- Respondents frequently associated their earliest memories of taxation with their first jobs, or wage labor, which in turn was associated with the absence of personal autonomy and dignity, or the ability to control one’s own time and work.
“Even though most young people are routinely exposed to various taxes as they grow up – the most obvious being sales taxes on purchases—when we asked people to discuss their first memory of taxation they discussed their first paycheck,” Kidder said. “This symbolic connection between being a taxpayer and lacking autonomy, we believe, is essential to making sense of Americans’ tax talk more generally.”
“In contrast, when we asked our respondents to name ‘the best thing about being an entrepreneur,’ most of them clearly interpreted this as an invitation to talk about being an entrepreneur as opposed to being an employee,” Martin added. “Although their answers could have stressed the excitement of competition or the profit opportunities available to creative entrepreneurs, few touched on these issues. By far the most common response was an answer about personal autonomy – in the sense of self-direction and self-determination.”
- Hard work was viewed as a virtue, and respondents didn’t like idea of being taxed while they work, instead speaking in favor of a flat tax on consumption. “Tax whatever,” one respondent told the researchers. “Don’t take my paycheck.”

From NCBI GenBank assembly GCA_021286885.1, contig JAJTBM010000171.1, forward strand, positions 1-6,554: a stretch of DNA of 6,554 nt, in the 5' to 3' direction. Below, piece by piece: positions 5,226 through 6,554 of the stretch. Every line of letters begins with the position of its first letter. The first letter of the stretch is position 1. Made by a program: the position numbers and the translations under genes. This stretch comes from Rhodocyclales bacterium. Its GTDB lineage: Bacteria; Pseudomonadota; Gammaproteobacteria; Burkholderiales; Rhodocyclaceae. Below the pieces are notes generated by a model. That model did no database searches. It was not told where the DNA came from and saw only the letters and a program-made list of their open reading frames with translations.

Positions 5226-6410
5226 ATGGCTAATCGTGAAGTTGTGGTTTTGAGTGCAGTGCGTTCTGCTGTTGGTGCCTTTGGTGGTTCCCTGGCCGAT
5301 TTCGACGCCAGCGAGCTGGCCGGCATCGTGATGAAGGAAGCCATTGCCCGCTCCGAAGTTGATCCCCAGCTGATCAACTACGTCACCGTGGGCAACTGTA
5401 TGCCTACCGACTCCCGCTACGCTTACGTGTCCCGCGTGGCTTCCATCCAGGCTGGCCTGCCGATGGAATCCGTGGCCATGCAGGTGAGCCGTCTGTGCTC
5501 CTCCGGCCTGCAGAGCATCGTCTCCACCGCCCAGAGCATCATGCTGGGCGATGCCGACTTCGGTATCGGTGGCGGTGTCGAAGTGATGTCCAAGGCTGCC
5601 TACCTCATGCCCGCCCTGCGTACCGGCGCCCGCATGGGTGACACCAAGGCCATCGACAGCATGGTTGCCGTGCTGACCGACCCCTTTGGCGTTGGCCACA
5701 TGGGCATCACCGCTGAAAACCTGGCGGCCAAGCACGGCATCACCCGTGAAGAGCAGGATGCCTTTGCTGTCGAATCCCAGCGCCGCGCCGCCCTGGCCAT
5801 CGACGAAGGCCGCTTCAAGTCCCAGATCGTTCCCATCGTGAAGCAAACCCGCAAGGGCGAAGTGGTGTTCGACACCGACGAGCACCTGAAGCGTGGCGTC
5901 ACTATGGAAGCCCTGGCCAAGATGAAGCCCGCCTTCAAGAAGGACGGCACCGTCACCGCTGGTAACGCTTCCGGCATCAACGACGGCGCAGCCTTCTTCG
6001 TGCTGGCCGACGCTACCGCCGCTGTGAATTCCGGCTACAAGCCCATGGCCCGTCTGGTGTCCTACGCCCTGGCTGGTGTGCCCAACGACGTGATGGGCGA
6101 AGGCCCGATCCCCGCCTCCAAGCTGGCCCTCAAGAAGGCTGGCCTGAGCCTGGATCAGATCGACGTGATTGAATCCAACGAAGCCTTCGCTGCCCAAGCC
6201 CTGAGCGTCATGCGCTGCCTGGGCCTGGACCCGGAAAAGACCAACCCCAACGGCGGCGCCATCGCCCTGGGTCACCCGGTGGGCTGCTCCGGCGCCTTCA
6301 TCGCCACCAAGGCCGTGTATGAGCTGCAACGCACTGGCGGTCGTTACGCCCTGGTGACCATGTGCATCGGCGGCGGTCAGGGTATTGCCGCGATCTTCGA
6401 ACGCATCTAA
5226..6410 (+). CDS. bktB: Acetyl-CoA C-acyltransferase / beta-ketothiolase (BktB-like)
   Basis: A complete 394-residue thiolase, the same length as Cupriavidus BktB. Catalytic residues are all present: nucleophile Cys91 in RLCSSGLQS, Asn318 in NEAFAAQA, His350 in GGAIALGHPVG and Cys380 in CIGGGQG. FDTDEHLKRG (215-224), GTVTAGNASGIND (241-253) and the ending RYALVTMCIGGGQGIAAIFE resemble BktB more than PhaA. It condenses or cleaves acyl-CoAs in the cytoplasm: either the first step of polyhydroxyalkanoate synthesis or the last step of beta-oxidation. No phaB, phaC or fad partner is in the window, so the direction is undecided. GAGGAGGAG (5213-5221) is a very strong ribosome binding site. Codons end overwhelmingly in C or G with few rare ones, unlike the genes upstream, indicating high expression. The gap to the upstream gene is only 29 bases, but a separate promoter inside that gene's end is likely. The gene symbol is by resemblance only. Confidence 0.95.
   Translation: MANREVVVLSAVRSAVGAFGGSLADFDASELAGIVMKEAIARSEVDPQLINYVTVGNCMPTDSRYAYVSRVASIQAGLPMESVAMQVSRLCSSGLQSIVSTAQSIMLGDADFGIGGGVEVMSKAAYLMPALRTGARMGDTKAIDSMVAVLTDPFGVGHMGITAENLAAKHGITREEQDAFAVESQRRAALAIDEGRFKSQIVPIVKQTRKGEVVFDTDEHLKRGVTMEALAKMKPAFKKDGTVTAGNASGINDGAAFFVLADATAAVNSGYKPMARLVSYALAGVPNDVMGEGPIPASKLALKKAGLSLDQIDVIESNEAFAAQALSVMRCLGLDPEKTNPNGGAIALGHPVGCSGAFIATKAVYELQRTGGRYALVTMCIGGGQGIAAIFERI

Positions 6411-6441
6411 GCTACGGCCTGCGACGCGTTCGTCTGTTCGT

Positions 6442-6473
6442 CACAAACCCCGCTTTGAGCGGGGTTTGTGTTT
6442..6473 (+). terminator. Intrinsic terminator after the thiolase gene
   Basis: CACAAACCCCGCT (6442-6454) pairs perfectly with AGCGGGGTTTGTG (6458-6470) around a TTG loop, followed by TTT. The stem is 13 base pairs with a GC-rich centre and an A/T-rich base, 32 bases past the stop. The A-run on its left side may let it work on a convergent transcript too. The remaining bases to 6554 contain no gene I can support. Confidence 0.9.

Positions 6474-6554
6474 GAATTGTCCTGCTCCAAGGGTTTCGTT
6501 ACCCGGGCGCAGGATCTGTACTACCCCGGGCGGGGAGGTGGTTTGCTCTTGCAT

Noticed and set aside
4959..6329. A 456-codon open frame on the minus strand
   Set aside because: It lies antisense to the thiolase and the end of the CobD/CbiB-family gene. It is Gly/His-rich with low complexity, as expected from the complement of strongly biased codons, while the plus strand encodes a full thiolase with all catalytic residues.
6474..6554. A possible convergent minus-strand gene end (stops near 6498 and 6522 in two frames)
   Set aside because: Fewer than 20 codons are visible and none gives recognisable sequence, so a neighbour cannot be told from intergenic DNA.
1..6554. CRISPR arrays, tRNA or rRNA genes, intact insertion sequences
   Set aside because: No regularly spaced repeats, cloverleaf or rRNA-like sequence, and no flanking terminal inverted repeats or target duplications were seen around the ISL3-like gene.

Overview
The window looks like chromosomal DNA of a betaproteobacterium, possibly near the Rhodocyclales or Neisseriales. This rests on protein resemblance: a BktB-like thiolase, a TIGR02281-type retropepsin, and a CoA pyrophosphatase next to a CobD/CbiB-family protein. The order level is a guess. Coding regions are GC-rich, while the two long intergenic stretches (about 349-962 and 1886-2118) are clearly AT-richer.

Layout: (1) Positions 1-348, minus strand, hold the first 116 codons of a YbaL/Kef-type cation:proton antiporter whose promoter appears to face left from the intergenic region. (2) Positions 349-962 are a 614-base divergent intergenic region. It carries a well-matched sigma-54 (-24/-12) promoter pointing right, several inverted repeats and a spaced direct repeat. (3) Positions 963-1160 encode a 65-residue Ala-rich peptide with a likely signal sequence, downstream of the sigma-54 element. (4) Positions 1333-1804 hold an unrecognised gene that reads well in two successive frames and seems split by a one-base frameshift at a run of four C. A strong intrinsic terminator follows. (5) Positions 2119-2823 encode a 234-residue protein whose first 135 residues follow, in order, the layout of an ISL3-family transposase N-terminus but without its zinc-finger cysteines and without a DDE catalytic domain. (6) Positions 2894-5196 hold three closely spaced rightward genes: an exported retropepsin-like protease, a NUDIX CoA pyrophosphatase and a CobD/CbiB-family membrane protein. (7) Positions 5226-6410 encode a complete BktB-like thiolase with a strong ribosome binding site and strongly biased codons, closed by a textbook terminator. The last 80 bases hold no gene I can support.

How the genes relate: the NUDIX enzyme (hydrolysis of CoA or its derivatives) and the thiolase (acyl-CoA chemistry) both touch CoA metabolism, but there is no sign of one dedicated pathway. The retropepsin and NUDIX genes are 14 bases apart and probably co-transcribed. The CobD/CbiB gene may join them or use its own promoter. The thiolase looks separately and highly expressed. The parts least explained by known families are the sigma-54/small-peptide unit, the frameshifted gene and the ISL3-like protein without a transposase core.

“Respondents didn’t want the fruits of their labor taken away directly at the point of production,” Martin said.
“Although we did not ask our respondents to propose an alternative tax, most of them did so spontaneously, and they generally proposed a flat-rate tax on consumption as an improvement over the existing graduated personal income tax,” Martin added. “They favored consumption taxes because they saw a tax on consumption – as opposed to a tax on earnings – as a tax that did not punish virtue. They also favored a ‘flat tax’ because they thought its simplicity would not reward sophisticated cheaters. Such talk is not about individual self-interest, but about our respondents’ sense of the proper relations among groups.”
Jeffrey Kidder is an assistant professor of sociology at Northern Illinois University. He is an ethnographer interested in how people construct and maintain meaning in everyday life. His most recent work is about the occupational subculture of bicycle messengers, “Urban Flow: Bike Messengers and the City“ (Cornell University Press, 2011).
Isaac Martin is an associate professor of sociology at the University of California, San Diego. He has helped develop the new subfield fiscal sociology. He is the author of “The Permanent Tax Revolt: How Property Tax Transformed American Politics” (Stanford University Press, 2008), numerous journal articles, and co-editor of “The New Fiscal Sociology: Comparative and Historical Approaches to Taxation” (Cambridge University Press, 2009).